What To Eat: There’s More Consensus Than You Probably Realize
If you follow current health trends online — subscribe to a blog, follow a nutrition “expert” on social media, etc — you may feel like there is a ridiculous amount of conflicting evidence pointing one way or another on diet advice.
There’s the classic divide between paleo and vegan, but then there’s low-carb, low-fat, high-fat, Zone, South Beach, etc.
There’s a lot to be confused about.
Or so it would seem…
The reality is there is far more consensus on what we should be eating than you probably realize. Why might you not know this?
Controversy sells books.
The next study showing a previously heralded food is bad for you will be music to the ears of book publishers. They can’t wait to sell you the next greatest thing in to the diet crazed public.
Don’t buy the hype. Literally. Save your money.
Healthy eating is simple, and a few weeks ago leaders from all walks of nutrition, paleo advocates and vegan plant-based advocates alike, all met to discuss common ground.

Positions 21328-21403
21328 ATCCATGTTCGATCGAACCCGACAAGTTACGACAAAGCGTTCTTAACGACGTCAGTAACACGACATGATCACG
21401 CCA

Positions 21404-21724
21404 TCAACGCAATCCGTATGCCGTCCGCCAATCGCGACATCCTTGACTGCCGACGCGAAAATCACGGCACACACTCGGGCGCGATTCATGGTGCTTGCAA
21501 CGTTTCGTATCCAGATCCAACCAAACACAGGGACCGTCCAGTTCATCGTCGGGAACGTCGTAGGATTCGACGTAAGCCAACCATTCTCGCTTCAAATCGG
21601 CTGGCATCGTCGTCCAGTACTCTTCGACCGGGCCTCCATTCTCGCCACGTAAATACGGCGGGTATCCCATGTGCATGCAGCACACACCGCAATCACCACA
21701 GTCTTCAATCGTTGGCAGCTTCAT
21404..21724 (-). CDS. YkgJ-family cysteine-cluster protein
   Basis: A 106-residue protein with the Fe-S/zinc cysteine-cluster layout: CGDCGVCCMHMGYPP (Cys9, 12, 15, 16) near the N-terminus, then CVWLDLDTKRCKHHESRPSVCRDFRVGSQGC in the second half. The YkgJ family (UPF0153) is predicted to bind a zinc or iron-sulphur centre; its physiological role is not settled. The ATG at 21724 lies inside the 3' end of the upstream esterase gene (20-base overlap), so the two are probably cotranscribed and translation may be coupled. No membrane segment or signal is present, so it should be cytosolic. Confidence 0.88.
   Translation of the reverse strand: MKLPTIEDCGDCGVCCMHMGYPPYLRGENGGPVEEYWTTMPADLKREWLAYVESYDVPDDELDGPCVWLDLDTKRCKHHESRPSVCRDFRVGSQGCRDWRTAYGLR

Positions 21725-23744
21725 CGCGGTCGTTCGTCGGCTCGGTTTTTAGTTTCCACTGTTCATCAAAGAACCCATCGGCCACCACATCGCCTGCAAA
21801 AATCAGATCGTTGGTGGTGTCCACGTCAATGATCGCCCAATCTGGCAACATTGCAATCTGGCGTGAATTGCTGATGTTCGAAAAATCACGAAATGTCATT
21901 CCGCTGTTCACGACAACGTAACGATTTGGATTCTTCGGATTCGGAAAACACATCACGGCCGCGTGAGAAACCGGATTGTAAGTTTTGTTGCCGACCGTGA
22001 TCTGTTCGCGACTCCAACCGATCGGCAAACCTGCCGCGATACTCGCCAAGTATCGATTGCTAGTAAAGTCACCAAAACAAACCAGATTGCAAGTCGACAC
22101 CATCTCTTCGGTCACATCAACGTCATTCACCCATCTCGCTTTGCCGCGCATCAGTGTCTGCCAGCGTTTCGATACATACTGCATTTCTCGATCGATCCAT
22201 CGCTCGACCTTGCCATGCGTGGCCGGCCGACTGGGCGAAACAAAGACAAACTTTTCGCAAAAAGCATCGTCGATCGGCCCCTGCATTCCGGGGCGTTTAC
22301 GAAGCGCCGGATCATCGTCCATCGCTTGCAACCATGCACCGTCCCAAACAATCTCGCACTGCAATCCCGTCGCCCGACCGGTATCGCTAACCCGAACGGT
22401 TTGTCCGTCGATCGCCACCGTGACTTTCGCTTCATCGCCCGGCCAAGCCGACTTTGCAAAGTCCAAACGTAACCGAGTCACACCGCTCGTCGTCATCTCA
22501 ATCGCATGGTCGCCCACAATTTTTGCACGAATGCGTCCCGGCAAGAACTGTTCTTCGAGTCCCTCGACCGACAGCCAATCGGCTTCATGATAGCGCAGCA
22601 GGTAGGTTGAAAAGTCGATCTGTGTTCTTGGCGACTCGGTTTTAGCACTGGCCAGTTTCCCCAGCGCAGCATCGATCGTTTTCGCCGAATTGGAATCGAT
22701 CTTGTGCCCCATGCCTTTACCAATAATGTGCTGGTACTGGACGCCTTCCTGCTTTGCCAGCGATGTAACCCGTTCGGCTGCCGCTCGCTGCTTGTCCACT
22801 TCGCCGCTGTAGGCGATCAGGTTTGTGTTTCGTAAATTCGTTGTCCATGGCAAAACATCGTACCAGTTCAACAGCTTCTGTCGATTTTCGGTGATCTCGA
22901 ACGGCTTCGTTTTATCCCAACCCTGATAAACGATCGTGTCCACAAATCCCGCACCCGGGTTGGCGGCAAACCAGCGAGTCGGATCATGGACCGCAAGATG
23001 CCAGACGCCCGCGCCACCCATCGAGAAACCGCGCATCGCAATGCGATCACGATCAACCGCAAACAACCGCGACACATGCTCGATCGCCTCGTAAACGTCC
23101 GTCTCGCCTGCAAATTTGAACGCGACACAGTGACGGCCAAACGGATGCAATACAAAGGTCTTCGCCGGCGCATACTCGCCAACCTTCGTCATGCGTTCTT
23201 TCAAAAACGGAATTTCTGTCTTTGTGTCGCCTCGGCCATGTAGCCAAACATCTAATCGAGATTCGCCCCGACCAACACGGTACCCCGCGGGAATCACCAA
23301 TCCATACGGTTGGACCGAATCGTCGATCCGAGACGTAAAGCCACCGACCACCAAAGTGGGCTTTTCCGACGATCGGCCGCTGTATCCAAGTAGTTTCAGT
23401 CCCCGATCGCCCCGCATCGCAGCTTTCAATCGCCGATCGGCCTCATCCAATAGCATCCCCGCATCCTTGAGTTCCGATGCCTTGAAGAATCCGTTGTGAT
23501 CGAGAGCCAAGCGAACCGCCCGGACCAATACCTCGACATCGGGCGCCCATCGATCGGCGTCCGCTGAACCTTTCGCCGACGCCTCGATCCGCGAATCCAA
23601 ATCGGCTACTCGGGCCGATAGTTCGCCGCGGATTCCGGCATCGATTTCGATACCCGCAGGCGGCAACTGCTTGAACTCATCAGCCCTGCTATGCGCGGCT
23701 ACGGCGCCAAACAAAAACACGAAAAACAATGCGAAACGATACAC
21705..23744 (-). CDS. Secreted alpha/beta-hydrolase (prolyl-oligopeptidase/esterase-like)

And while many topics were discussed, this is where they landed:
“The foods that define a healthy diet include abundant fruits, vegetables, nuts, whole grains, legumes and minimal amounts of refined starch, sugar and red meat, especially keeping processed red meat intake low.”
Nothing too inflammatory there. Honestly nothing that would make for a New York Times Bestseller.
And that’s how you know it’s true.
All leading experts agree — paleos and vegans — that our diets need to be centered around whole plant foods and not animal or processed foods! It’s really that simple.
They went on to also agree on another key, interesting point:
“Food insecurity cannot be solved without sustainable food systems. Inattention to sustainability is willful disregard for the quality and quantity of food available to the next generation, i.e., our own children.”
And even a paleo die hard, Boyd Eaton, stated: “Red meat is incompatible with environmental health in a sustainable world. We need a diet that equals the nutrition of our Paleo ancestors, but is sustainable.”
The message is clear and simple, and still, to this day, best summed up by Michael Pollan’s seven simple words: “Eat Food. Not Too Much. Mostly Plants.”
If you’d like to read more about this meeting of the minds, as well as see who was on the panel, check out the write up by Forks Over Knives.
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